Easier said than done: Arsenal haven’t won a Premier League title since Vieira’s penultimate campaign, so the task at hand, if they want to put the shadow aside entirely, is obvious and grim. . If his former hub oversees an away win for Palace, who took five points in his last three Emirates games with Roy Hodgson, it will affect the semblance of momentum that Arteta and Arsenal have built over the past month and will emphasize the struggle they have. face in moving away from the middle of the table. However, a resounding victory at home could raise hopes that the prop and steel of yesteryear are not unrecoverable.

The Fiver – Sign up and receive our daily soccer email.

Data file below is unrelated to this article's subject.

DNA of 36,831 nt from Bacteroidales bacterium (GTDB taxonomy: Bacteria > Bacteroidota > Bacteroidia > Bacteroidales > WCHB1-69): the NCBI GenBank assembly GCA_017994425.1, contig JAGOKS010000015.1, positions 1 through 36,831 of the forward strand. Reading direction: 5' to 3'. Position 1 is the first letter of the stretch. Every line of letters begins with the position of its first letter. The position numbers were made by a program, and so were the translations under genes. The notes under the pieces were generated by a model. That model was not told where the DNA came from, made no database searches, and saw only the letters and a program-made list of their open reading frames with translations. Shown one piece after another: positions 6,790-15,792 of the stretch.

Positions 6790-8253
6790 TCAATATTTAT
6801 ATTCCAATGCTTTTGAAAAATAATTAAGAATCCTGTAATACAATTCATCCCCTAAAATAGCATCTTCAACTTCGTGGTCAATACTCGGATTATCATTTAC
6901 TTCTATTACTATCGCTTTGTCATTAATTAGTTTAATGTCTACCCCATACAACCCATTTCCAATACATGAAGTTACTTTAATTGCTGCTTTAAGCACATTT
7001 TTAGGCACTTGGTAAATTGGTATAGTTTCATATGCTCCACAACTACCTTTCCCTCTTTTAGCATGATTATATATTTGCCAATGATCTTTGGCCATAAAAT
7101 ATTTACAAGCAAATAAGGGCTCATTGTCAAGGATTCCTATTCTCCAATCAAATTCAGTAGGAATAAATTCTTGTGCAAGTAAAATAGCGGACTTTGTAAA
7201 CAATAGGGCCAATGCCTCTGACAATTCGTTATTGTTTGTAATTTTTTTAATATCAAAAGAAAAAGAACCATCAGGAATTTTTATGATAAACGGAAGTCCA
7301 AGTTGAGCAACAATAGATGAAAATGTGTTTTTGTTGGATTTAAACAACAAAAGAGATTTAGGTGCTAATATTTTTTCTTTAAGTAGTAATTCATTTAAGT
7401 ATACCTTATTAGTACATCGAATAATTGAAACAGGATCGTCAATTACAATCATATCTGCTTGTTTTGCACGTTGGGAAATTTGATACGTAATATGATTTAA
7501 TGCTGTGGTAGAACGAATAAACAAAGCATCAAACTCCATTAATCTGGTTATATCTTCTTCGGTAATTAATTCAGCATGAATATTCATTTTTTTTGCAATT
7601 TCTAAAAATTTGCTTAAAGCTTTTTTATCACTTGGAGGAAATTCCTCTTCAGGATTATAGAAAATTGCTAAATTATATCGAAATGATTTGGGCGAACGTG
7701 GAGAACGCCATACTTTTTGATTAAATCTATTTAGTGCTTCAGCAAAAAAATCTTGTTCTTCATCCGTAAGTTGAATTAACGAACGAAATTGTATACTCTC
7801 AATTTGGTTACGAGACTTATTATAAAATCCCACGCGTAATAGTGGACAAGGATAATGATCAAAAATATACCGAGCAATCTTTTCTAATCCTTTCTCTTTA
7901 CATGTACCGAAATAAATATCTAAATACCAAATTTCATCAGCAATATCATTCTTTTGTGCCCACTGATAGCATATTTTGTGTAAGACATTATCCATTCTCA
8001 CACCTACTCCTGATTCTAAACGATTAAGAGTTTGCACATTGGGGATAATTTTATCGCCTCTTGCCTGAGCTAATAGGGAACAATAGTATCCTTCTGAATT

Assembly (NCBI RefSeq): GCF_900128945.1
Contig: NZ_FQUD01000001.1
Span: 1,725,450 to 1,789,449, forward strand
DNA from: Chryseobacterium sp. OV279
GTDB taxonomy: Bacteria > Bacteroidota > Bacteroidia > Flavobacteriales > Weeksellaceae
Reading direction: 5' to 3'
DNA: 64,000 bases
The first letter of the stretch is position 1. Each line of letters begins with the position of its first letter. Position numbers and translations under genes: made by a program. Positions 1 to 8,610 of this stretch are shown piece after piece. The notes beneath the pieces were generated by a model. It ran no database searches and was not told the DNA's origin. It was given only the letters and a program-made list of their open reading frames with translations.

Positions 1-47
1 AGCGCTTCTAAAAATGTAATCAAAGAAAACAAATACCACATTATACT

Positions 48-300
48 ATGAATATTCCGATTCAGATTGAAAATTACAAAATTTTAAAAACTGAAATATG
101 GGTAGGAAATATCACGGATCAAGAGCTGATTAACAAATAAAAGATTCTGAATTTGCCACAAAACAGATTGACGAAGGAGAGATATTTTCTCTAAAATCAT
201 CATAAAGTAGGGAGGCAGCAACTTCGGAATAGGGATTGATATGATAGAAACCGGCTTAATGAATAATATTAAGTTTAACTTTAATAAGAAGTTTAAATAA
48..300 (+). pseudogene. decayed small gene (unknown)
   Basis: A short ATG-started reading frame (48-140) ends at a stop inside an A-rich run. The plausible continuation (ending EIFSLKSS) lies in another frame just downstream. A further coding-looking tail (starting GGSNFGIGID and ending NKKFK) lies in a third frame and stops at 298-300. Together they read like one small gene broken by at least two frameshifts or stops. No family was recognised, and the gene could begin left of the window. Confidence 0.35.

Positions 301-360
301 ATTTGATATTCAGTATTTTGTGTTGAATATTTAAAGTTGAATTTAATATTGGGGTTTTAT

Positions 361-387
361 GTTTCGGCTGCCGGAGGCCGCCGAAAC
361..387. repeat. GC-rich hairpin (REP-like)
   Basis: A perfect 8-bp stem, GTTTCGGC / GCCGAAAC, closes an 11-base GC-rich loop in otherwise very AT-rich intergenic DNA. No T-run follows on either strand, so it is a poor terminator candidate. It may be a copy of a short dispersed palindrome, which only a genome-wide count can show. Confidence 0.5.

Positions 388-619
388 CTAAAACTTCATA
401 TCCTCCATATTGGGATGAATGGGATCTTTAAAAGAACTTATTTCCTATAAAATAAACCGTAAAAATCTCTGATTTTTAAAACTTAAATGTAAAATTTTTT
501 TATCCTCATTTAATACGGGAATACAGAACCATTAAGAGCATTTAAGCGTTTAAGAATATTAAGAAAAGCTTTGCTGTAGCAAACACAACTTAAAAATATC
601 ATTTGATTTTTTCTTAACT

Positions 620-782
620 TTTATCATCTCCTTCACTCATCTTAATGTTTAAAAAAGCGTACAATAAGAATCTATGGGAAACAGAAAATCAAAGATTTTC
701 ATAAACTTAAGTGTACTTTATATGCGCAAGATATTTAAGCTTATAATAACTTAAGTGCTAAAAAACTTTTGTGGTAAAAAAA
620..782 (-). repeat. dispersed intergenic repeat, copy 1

That result could also help to disabuse Arteta’s skeptics of any idea that, when the club selected an admired general midfielder to take over, it could well have chosen the man in the opposing technical area. Perhaps the stars will align in the future for Vieira, having thrived at Palace, to take the reins in an iteration of Arsenal that feels as comfortable looking forward as it is looking back at history. That day is a bit far off but, for a time on Monday night, any examination of conscience can be put on hold. Vieira’s acclaim will be deserved and pure.

See also  Welcome to the latest FIFA.com news - Ronaldo: The hairstyle was terrible!

Related Videos

Leave a Comment

This site uses Akismet to reduce spam. Learn how your comment data is processed.